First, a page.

*Percent Daily Values are based on a 2,000 calorie diet. Your daily values may be higher or lower depending on your calorie needs.
**Nutrient information is not available for all ingredients. Amount is based on available nutrient data.
(-)Information is not currently available for this nutrient. If you are following a medically restrictive diet, please consult your doctor or registered dietitian before preparing this recipe for personal consumption.
There are lots of ways to do this. Personally I line a pan with foil, cut my pumpkin in half horizontally (whatever kind, I've used sugar pumpkins, pie pumpkins, and even some sort of fat mystery pumpkin), remove the insides, spray PAM on the foil, put the pumpkin cut-side down, and roast that baby for an hour or so. After an hour I lift the edge of the side with the stem and poke the pumpkin flesh gently with a fork. If it feels like a baked potato, I take it out, if not, I keep baking it until it DOES feel like a baked potato. I let the hot pumpkin rest about 15 minutes before I take a spoon and scoop out the flesh. I mash it while it's hot, but pureeing is probably even better - I just have never needed to. Your baking time will vary quite a bit based on the temperature of your pumpkin going in - if you were storing it on the porch then it's going to take longer because the pumpkin is colder :=) Thanks for the recipe! (Note: sometimes the emptied out pumpkin shell will dry hard and crisp, and the empty shell can be put back out on the porch as long as it stays cold outside in your environment! This varies based on species of pumpkin, whether or not you cooked it long enough to harden but not blister the skin, and how well you scraped it.)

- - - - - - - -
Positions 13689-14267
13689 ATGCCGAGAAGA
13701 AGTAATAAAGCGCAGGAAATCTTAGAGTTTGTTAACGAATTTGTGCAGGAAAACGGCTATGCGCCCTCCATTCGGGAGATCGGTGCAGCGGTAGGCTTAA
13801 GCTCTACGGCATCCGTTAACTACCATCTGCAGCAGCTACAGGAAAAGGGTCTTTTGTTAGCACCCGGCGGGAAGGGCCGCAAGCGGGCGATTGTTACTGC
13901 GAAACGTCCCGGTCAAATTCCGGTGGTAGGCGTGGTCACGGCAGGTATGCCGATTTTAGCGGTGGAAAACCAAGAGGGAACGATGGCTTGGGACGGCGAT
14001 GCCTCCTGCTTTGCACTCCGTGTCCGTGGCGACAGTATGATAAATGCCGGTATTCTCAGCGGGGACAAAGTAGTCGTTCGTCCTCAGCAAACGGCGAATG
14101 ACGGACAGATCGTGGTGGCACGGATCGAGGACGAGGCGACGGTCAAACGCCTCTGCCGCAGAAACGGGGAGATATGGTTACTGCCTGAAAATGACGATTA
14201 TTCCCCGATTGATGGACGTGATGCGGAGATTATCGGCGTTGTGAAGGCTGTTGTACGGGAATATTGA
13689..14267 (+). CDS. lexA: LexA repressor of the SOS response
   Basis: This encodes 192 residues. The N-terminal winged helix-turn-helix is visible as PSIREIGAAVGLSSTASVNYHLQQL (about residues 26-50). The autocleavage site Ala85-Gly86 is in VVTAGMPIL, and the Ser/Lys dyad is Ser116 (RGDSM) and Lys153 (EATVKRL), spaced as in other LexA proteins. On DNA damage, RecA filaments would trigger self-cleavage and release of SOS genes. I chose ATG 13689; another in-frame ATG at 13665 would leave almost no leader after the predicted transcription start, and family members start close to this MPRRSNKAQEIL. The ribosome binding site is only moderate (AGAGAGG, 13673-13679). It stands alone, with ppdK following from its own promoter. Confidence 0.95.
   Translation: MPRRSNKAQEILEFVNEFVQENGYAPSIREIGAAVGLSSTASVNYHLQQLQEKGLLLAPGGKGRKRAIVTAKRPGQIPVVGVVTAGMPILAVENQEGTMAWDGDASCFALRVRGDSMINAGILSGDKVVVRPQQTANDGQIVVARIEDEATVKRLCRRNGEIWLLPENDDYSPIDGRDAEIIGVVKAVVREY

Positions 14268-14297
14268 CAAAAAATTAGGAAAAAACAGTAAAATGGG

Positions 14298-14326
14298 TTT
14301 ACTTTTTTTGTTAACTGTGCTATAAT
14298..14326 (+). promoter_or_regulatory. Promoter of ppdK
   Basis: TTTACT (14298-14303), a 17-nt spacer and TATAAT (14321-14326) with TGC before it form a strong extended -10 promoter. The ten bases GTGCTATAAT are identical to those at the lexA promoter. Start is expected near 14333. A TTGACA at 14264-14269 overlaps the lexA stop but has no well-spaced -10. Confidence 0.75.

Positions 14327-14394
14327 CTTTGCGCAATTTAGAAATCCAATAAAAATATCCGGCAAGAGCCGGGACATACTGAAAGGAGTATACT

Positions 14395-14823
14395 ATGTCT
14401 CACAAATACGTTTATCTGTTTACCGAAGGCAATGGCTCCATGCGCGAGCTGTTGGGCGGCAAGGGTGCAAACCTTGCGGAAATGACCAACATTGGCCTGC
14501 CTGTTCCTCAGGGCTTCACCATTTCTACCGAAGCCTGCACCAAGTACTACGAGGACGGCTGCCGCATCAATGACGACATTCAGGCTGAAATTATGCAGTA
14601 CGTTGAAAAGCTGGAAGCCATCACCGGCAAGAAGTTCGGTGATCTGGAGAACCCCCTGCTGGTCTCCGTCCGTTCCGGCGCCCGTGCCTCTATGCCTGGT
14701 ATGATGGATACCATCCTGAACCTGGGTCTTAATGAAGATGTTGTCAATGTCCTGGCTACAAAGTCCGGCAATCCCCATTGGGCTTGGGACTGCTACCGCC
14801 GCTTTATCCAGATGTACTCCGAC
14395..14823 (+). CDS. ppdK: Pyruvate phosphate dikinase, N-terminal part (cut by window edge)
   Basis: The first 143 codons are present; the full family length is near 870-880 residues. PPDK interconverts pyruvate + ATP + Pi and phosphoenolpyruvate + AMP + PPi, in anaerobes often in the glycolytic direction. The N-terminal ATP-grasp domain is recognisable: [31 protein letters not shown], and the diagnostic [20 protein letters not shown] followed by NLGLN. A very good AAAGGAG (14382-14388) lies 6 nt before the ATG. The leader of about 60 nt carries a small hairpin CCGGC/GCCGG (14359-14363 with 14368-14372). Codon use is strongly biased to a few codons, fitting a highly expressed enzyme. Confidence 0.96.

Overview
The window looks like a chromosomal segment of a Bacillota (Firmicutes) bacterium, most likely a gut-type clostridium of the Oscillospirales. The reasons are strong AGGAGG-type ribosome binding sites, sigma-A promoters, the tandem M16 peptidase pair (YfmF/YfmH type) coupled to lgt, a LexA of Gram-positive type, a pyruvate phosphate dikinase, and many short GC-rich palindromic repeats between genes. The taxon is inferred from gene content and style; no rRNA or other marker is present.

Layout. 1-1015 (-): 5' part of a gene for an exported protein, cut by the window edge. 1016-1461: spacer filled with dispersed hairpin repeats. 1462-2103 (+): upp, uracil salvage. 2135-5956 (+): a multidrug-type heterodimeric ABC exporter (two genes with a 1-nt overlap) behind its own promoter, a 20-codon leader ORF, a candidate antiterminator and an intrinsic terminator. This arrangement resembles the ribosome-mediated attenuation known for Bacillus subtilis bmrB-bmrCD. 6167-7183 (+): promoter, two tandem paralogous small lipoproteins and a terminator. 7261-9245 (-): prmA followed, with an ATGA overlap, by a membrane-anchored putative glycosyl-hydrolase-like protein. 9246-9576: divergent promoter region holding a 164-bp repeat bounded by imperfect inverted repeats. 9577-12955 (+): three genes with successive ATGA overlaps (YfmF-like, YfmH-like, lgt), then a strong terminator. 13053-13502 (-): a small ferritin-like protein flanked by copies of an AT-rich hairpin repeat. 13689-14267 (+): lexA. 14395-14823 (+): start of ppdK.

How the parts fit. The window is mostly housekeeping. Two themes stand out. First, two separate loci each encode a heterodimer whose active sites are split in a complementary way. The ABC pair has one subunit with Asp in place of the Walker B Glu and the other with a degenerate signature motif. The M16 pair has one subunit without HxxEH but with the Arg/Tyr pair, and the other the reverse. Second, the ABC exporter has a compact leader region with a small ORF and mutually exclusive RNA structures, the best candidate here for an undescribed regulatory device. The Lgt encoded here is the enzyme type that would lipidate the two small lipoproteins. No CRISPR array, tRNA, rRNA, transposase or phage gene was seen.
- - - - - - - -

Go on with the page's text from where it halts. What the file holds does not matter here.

el perfecto! This is absolutely simple and easy to make. I purchased two (of what I believe to be) sugar pumpkins from the local farmers market. The are grey. This worked perfect. Two pumpkins apprx 12 in in diameter made roughly a gallon of pumpkin puree. I had four halves and roasted them in the oven for about 1 hour and 15 minutes. the two in the very back where like baked sweet potatoes flaky and fluffy. The two in the front where not as done chunky and worked just as well. Scoop out the pulp and put it in a blender. I attempted to strain the puree only to find out that I didn't need to. It was perfect. Thanks gidget for the helpful tip on pumpkin puree. For 2 at the farmers market I have enough pumpkin puree to make 16 pumpkin pies using two cups of puree per pie! Beautiful Job!
I started baking the pumpkin in the oven this year as arthritis restricts me from cutting chunks and boiling. (Which is much quicker) The one thing the original poster has not mentioned is draining the puree pumpkin has lots of water and needs draining. I have never had probs with stringy bits as it is pureed in blender. I let it sit in a seive for a few hours to get out as much water as possible if you do not do this step when you thaw out your pumpkin you will lose some to fluid and your recipes will have too much liquid. DRAIN...drain....and drain....
I tried the baking method but I guess my pumpkin was too big; it took at least 4 hours for the pumpkin to get soft on the inside. So for extra pumpkin puree this Halloween I used fresh peeled Jack-o-lantern pumpkin and boiled it (small saucepan over low heat 2-3 hours for the water to boil down to the bottom or around 30-40 minutes for the pumpkin to turn soft) with a bit of sugar mixed into the water. Then I blended it and there were no stringy bits it worked great! I don't suppose I'd add the sugar if I was making soup or bread but it was good for muffins.
This was very good to get me started as I had never pureed pumpkin before. But my small-sized sugar pumpkin was still rock hard after baking for 1 hour and that was cut into little chunks. Instead I boiled the chucks until soft then used a hand held blender to puree the pumpkin. I imagine if I had more patience baking the pumpkin would work too. Thank for you getting me headed in the right direction!